Jimmie Johnson and his closest challenger in the Chase for the Sprint Cup, Matt Kenseth, talk in the garage area during practice. (Jeff Zelevansky / Getty Images)
Fort Worth, Texas — Those expecting a vicious, punt-him-into-the-seats one-on-one match in the NASCAR Chase for the Sprint Cup AAA Texas 500 Sunday at Texas Motor Speedway should be forewarned.
Jimmie Johnson and Matt Kenseth, the Chase co-leaders, do not play that way.
They like each other and more importantly respect each other. Johnson and Kenseth go at each other as hard as possible, secure in the knowledge the other guy will not do something irresponsible.
"We have all grown up and changed through the years," Johnson said. "I think that especially racing Matt. He understands the big picture, how to race, when to race, what to do."
Said Kenseth: "People can say whatever they want about Jimmie, but I don't know how you can't say that he's the best ever."
The mutual affection does not preclude gripping racing. Kenseth and Johnson understand where the line is between driving to win and recklessness. They are far more reserved than volatile fellow Cup racers such as Kyle Busch and Tony Stewart, but they also will not back away from a challenge.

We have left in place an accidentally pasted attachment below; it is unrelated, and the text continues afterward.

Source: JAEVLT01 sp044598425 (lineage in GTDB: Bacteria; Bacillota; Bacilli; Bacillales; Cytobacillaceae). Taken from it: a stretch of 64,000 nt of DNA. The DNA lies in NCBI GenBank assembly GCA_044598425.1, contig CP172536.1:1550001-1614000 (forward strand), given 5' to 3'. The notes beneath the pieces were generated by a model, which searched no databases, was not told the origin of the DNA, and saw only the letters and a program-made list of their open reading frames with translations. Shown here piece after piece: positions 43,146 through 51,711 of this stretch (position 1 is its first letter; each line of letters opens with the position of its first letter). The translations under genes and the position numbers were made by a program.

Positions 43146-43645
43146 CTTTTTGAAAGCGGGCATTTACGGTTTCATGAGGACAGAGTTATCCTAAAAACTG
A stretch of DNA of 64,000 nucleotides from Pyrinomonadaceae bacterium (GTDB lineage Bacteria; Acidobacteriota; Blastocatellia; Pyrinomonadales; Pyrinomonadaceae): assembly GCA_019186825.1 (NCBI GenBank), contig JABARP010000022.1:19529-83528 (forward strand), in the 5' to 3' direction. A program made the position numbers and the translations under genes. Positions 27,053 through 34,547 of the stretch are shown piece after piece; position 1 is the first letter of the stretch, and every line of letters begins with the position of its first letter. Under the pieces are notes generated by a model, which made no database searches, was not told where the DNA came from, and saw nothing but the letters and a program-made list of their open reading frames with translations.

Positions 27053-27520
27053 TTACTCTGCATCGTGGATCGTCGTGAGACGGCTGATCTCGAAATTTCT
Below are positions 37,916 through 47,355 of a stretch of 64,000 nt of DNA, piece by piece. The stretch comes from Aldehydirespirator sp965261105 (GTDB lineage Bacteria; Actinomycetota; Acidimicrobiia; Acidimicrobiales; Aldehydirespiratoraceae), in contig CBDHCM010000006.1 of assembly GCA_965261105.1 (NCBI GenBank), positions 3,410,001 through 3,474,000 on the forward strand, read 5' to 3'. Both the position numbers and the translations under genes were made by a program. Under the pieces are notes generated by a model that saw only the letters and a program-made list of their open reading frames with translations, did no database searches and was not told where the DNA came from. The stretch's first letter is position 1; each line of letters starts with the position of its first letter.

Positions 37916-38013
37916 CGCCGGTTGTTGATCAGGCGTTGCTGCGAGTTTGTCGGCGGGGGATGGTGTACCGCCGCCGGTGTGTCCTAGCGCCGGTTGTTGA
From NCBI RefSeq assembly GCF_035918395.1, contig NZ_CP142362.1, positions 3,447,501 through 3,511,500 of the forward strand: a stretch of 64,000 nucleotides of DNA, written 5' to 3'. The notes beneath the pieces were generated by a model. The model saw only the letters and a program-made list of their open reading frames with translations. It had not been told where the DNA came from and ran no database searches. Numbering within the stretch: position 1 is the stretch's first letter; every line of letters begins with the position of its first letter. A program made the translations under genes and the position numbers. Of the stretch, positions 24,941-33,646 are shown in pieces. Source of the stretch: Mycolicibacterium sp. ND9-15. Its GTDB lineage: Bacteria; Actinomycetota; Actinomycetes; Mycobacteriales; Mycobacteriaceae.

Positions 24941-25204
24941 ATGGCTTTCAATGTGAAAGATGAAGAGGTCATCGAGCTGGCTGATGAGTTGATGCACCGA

Flash back to the fall Cup race at TMS in 2007 for proof. Johnson and Kenseth produced the best race in track history with a memorable duel that is still talked about in racing circles.
Kenseth took the lead in a restart on Lap 305. Johnson moved from fifth to second in eight laps, starting the duel.
For the next 19 laps, they raced side by side at 190 mph. They touched at least once and went sideways several times coming out of the corners. They finished two laps dead-even, according to the computerized scoring system.
Rick Hendrick, whose team included Johnson, was nervous throughout. Kenseth was out of title contention and had nothing to lose, but a wreck would have ruined Johnson's chances for the championship.
Johnson knew that but never backed down, because he knew Kenseth would run a clean race. Johnson, without a hint of damage on his car, pulled away with two laps remaining and went on to win the second of his five consecutive Cup championships.
"We put on a heck of a show," Johnson said. "Both of us are sideways, just driving the wheels off the cars. From my standpoint, it was an amazing race.
"I knew second would be OK, but that is just not in my DNA. We had an opportunity to win, and I also had confidence in Matt that we would race. (We) wouldn't cross that line and were able to push and put on a great show."
This is the first time the Cup competition has been tied with three races to go since at least 1975. Race-by-race standings before that are not available. In 1996, Jeff Gordon led Terry Labonte by one point with three races remaining.
Edwards wins pole
Johnson qualified third for Sunday’s Sprint Cup race, one row ahead of Kenseth.
Carl Edwards starts on the pole after a qualifying lap of 196.114 mph.
Brad Keselowski (Rochester Hills) starts on the front row after a fast lap of 196.100 mph, just ahead of Johnson’s 195.943 mph. Kenseth qualified sixth.
Ty Dillon led 130 of the 147 laps for a dominating victory in the NASCAR Truck Series race at Texas.